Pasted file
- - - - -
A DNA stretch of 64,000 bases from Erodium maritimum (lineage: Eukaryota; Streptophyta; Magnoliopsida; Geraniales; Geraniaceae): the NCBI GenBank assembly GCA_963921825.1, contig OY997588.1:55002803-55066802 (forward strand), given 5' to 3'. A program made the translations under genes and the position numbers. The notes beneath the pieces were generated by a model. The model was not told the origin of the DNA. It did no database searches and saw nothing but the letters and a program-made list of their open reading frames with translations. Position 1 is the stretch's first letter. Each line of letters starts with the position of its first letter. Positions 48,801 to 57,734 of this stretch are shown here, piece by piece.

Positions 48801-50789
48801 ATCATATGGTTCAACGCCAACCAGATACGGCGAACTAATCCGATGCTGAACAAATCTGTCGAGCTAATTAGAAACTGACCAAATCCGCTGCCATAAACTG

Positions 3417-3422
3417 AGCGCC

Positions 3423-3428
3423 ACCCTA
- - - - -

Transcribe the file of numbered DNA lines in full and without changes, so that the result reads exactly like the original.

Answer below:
A DNA stretch of 64,000 bases from Erodium maritimum (lineage: Eukaryota; Streptophyta; Magnoliopsida; Geraniales; Geraniaceae): the NCBI GenBank assembly GCA_963921825.1, contig OY997588.1:55002803-55066802 (forward strand), given 5' to 3'. A program made the translations under genes and the position numbers. The notes beneath the pieces were generated by a model. The model was not told the origin of the DNA. It did no database searches and saw nothing but the letters and a program-made list of their open reading frames with translations. Position 1 is the stretch's first letter. Each line of letters starts with the position of its first letter. Positions 48,801 to 57,734 of this stretch are shown here, piece by piece.

Positions 48801-50789
48801 ATCATATGGTTCAACGCCAACCAGATACGGCGAACTAATCCGATGCTGAACAAATCTGTCGAGCTAATTAGAAACTGACCAAATCCGCTGCCATAAACTG

Positions 3417-3422
3417 AGCGCC

Positions 3423-3428
3423 ACCCTA